Here we have a parent who brings a child into Kansas temporarily under a summer visitation order entered by a court of our *695 sister state, and then seeks to invoke the equity jurisdiction of our courts to avoid compliance with the order under which temporary custody of the minor was secured. The Michigan court has continuing jurisdiction in child custody matters under MSA 25.97, and may upon proper application and showing, change the custody or otherwise alter or revise the decree insofar as it provides for the care, custody or support of minor children of the marriage. Rybinski v. Rybinski, 333 Mich. 592, 53 N.W.2d 386; Sperti v. Sperti, 326 Mich. 620, 40 N.W.2d 746; Young v. Young, 13 Mich. App. 395, 164 N.W.2d 585.
At the time of the hearing on September 10 before the trial court in this matter, the Michigan court had already issued its emergency order of August 29, and had scheduled a hearing for September 17. The trial court recognized its jurisdiction to hold an evidentiary hearing, but declined to do so in the exercise of its discretion. In its memorandum, the trial court said:"... The Court is aware that it could have jurisdiction to have an evidentiary hearing on change of custody but feels that it should give full faith and credit ... [to the Michigan court proceedings]."
The trial court also indicated that it was invoking the "clean hands" doctrine in exercising its discretion.
The problem facing the trial court is a recurring one. Justice (now Chief Justice) Fatzer discussed it in detail in Perrenoud v. Perrenoud, 206 Kan. 559, 576-578, 480 P.2d 749, where he said:"Frequently courts have been faced with the problem whether to give `full faith and credit' or `comity' to a sister state's decree and refuse to reexamine its merits, or to exercise their own discretion and protect the welfare of minor children within their jurisdiction.... This court has recognized that a decree of a court of one state having jurisdiction relating to the custody of minor children, is, under the doctrine of `comity' prevailing among sister states, entitled to recognition in this state. However, full faith and credit has only limited application to child custody decrees; it is inherent in the nature of such a decree that it is not final and conclusive, but is subject to the right of the parties to show a change of circumstances and conditions.... "It is apparent that ... the door is open wide, so to speak, to `forum shopping'.... Some decisions point out that such abuse may be prevented by the imposition of the `clean hands' doctrine which prevents a parent from invoking the court's jurisdiction if he is a fugitive from the state issuing such decree, or has made misrepresentations in some way to obtain the custody of the children, or is flaunting a foreign proceeding or decree. The doctrine seems to be making advancement in family law and is being relied upon in some jurisdictions where the circumstances merit its application. In cases of this character, the court is dealing with a matter equitable in nature *696 where the child's welfare is the paramount consideration, and it is a familiar equitable maxim that `[h]e who comes into equity must come in with clean hands.'...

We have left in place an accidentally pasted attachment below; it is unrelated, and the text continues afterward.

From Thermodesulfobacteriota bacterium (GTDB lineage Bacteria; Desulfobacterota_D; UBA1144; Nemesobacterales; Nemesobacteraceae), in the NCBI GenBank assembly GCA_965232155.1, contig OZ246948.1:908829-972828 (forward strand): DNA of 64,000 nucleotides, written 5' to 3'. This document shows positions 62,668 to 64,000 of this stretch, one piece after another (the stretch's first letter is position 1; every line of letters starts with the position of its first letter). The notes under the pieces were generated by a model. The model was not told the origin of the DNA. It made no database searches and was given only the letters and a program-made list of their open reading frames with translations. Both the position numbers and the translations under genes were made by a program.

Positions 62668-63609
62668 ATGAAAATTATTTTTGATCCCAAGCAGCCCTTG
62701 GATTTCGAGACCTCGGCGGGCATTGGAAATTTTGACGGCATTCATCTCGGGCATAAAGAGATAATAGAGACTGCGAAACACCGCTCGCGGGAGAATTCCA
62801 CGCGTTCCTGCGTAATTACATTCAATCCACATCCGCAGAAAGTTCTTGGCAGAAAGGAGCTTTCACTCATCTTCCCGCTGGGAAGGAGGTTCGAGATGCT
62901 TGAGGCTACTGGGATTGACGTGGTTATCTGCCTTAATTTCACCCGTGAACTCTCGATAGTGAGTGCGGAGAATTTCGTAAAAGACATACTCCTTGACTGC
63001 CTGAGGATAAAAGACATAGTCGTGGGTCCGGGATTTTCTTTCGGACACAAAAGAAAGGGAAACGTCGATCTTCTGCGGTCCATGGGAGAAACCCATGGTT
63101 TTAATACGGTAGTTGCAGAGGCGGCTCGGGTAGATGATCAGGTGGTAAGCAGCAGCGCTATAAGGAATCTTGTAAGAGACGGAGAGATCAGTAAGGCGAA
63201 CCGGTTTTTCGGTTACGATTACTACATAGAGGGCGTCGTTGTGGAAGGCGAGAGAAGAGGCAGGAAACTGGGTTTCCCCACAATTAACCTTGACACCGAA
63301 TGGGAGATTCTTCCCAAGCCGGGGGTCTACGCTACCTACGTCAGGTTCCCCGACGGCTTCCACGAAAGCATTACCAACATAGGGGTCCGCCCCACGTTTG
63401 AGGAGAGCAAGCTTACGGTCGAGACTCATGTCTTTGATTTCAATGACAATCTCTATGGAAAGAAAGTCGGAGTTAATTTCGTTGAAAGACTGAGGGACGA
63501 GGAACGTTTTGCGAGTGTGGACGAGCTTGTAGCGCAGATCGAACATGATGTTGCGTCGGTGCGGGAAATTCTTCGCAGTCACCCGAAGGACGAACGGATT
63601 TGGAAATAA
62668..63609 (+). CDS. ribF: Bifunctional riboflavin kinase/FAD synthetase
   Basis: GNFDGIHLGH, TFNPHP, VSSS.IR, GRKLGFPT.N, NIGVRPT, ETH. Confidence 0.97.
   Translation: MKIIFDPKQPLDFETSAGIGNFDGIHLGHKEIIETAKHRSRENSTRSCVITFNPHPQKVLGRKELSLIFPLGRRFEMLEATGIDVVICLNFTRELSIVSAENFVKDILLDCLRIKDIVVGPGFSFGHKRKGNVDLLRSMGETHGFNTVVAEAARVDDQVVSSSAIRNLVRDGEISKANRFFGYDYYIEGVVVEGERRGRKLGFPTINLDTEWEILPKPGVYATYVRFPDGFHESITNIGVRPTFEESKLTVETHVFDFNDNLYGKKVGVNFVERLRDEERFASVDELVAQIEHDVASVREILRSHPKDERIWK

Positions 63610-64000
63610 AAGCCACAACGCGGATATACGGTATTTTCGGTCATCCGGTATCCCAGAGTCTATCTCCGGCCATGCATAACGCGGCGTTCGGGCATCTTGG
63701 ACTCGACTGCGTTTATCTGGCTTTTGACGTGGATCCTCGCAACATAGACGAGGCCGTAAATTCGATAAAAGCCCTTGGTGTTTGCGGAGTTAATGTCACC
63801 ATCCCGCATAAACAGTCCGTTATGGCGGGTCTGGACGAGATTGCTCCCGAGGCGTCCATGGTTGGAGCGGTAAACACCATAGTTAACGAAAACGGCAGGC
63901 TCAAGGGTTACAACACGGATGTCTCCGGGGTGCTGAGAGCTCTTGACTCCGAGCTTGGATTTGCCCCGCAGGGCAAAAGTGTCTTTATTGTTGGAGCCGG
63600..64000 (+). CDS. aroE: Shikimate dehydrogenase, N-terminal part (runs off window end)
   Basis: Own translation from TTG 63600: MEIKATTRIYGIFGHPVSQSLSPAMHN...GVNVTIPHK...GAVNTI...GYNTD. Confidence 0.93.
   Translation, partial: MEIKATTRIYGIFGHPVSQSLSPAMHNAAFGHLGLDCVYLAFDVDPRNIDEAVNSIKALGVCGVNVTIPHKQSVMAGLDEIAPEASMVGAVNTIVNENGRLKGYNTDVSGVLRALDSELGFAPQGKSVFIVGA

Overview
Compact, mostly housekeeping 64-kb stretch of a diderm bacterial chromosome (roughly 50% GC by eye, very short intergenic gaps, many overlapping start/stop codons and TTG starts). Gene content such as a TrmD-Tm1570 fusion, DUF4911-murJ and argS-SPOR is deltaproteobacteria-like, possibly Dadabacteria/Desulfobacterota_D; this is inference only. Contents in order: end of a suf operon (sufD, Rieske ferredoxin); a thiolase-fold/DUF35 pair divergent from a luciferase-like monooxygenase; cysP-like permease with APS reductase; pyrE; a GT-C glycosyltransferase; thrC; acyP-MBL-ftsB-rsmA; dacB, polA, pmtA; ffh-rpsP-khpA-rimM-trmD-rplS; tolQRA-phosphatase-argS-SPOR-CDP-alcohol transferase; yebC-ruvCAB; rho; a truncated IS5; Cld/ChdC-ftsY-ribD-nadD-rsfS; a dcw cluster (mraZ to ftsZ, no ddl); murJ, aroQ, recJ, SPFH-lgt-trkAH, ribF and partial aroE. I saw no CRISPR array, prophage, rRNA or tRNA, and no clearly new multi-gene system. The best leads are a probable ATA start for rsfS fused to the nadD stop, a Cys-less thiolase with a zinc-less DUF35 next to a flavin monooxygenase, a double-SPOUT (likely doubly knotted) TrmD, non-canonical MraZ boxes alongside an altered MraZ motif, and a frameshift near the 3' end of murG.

.............."The `clean hands' doctrine, as applied in child custody cases, is an equitable one, is not an absolute, and is to be applied or not applied at the court's discretion in each particular case...."
Anderson v. Anderson, 214 Kan. 387, 520 P.2d 1239, is factually similar to the case at hand. The Andersons were divorced in Minnesota. The trial court gave Mr. Anderson custody of the minor child, and granted Mrs. Anderson visitation privileges, including the right to bring the child to Kansas for four weeks during the summer. Mrs. Anderson brought the child here in the summer as authorized, and before the visit ended filed an action in the District Court of Sedgwick County alleging a change of circumstances and praying for a change of custody. While that action was pending and undetermined, Mr. Anderson, finding his child and former wife living in ElDorado, filed an action in habeas corpus in the District Court of Butler County. In his petition he set out the Minnesota decree and alleged that Mrs. Anderson was violating its provisions by retaining the child after her visitation rights expired. The trial court granted the writ. It gave full faith and credit to the Minnesota decree and, applying the "clean hands" doctrine, denied Mrs. Anderson's request to introduce evidence showing a change of circumstances. We affirmed, relying upon and citing extensively from Perrenoud, supra.
We think the trial court here was fully justified in taking like action. Plaintiff complains that there was no evidence before the trial court on which to render such a decision. He points out that his answer constituted a general denial, thus putting in issue all of the factual allegations of the habeas petition. His answer, however, includes a copy of his verified petition in the change of custody action he had commenced. A comparison of the denials in the answer with the averments in respondent's petition indicates that the general denial was not advanced in the utmost good faith.
Our rule, K.S.A. 60-208 (b) (since amended), provides in applicable part that a party:"... [S]hall admit or deny the averments upon which the adverse party relies.... Denials shall fairly meet the substance of the averments denied. When a pleader intends in good faith to deny only a part ... of an averment, he shall specify so much of it as is true ... and shall deny only the remainder...."